Clutter makes us tense. If there are things in our living space that are not serving us then it leaves us feeling out of sorts. We may not be staring right at them, but they are having a chaotic effect on us.
I was working with a gentleman yesterday who had stacks of papers covering most of his office floor. I had to be very careful of where I was walking so as not to trip over them. He was so tense in his office that he couldn't sit down. I suggested we start right in on the nearest stack. He didn't want to. He said the idea of it made him feel very uncomfortable. That's the power of clutter. It makes us feel so disturbed to be in its presence that to actually deal with it is overwhelming.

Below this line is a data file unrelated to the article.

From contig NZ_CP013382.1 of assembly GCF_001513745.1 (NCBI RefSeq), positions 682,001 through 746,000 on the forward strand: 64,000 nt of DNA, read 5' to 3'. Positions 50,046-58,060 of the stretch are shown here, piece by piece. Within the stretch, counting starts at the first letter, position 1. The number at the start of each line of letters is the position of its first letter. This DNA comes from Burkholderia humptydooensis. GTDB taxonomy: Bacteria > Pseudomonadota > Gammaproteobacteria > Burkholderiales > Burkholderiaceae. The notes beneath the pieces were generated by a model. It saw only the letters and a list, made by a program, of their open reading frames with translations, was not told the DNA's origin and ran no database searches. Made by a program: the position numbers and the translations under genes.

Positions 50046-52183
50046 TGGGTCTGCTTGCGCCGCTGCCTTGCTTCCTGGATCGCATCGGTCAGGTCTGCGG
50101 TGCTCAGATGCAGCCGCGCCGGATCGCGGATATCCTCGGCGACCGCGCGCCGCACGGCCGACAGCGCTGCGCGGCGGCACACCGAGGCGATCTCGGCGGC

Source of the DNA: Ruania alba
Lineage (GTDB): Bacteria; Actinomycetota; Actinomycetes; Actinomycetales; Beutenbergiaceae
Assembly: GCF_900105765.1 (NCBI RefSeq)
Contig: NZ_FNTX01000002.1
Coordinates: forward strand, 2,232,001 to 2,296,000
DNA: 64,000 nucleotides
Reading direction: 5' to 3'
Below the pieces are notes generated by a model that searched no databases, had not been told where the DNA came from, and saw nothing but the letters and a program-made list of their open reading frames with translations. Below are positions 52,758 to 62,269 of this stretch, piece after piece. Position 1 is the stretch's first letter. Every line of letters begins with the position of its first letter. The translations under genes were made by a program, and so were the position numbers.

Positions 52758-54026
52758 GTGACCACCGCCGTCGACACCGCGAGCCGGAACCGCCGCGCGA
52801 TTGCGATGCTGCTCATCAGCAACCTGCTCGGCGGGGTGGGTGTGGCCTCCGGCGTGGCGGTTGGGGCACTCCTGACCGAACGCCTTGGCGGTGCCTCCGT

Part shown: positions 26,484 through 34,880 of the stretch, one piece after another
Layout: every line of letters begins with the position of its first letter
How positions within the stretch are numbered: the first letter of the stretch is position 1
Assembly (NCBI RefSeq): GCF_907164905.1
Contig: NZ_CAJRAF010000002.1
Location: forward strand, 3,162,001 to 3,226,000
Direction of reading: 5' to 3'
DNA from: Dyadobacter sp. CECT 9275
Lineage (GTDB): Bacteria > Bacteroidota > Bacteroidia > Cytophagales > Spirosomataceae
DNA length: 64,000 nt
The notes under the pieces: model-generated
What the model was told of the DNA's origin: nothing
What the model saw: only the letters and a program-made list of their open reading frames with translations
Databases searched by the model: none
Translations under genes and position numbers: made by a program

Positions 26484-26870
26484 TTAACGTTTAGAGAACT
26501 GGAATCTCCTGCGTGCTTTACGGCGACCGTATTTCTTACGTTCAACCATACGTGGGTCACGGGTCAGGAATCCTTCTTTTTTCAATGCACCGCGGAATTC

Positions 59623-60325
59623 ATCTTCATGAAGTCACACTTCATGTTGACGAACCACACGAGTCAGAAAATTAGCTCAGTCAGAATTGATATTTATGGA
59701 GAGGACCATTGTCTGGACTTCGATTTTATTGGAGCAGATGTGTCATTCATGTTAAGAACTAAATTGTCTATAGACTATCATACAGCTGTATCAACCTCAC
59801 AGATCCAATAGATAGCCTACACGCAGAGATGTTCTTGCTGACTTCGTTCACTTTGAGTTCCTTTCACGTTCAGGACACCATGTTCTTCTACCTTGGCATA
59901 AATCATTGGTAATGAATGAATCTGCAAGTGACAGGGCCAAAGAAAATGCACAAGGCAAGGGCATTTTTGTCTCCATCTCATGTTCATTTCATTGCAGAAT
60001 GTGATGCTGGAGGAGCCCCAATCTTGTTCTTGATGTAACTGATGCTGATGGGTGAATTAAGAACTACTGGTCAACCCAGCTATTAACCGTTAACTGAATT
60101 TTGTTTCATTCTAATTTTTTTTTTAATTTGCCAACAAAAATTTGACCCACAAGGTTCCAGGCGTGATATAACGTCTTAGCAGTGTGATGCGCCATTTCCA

I said, "I know it bothers you. That's what this stuff does. If we take care of it, you'll feel better."
He said, "I understand what you are saying, but it makes me feel uncomfortable and I don't want to do it right now."
I said, "The amazing thing is if you were going through your refrigerator and you found some food that had spoiled, and it smelled and had mold on it, you'd throw it out. The stuff on your floor is spoiled. It blocks your movements, it takes up valuable space, and it makes you feel nauseous and irritable. It's affecting you in a bad way. Let's just start in on it. This will give us momentum to move forward so you don't have to live this way anymore."
He finally agreed to start in. We went through a good amount of stuff. He was surprised he was able to do it. He was feeling cheerful. He was making space for himself in his home.
Sometimes we avoid clutter to protect ourselves from the pain we feel in its presence. Unfortunately, this avoidance creates more pain. Based on my client's boldness, I'm asking you to find your own courage to begin to bust your clutter. A feeling of relief and strength will come over you as you start.